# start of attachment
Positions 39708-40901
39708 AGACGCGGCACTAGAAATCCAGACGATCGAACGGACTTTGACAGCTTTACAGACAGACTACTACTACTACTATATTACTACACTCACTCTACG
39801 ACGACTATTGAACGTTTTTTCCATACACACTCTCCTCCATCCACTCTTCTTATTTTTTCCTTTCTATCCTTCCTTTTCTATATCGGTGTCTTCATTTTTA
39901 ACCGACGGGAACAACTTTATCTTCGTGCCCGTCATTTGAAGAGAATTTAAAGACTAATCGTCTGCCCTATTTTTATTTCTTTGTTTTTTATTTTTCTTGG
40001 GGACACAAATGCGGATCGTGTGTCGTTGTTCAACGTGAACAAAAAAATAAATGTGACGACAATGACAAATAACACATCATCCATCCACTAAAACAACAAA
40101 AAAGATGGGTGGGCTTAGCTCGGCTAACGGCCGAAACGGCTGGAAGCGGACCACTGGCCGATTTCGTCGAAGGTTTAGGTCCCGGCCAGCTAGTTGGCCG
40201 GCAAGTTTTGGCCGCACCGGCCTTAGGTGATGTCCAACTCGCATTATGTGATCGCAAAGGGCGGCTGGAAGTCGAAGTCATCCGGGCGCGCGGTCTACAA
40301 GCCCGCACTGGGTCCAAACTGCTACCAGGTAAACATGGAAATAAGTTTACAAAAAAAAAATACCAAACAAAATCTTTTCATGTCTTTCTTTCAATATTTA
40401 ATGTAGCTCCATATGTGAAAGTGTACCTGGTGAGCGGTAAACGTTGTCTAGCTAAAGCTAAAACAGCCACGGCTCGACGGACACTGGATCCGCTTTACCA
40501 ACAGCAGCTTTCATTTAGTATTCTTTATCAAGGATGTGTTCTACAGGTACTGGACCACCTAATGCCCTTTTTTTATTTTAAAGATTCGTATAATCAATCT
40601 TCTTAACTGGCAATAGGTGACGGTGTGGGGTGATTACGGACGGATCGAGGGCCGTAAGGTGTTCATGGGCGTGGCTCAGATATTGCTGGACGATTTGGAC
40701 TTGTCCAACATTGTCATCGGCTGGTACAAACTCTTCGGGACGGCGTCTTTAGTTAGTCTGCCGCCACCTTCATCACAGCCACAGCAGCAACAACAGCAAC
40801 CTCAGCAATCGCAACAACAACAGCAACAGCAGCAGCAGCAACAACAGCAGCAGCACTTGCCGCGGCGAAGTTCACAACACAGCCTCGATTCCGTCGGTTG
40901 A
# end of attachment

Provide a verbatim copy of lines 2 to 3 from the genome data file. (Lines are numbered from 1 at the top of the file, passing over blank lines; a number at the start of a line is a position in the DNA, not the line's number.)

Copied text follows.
39708 AGACGCGGCACTAGAAATCCAGACGATCGAACGGACTTTGACAGCTTTACAGACAGACTACTACTACTACTATATTACTACACTCACTCTACG
39801 ACGACTATTGAACGTTTTTTCCATACACACTCTCCTCCATCCACTCTTCTTATTTTTTCCTTTCTATCCTTCCTTTTCTATATCGGTGTCTTCATTTTTA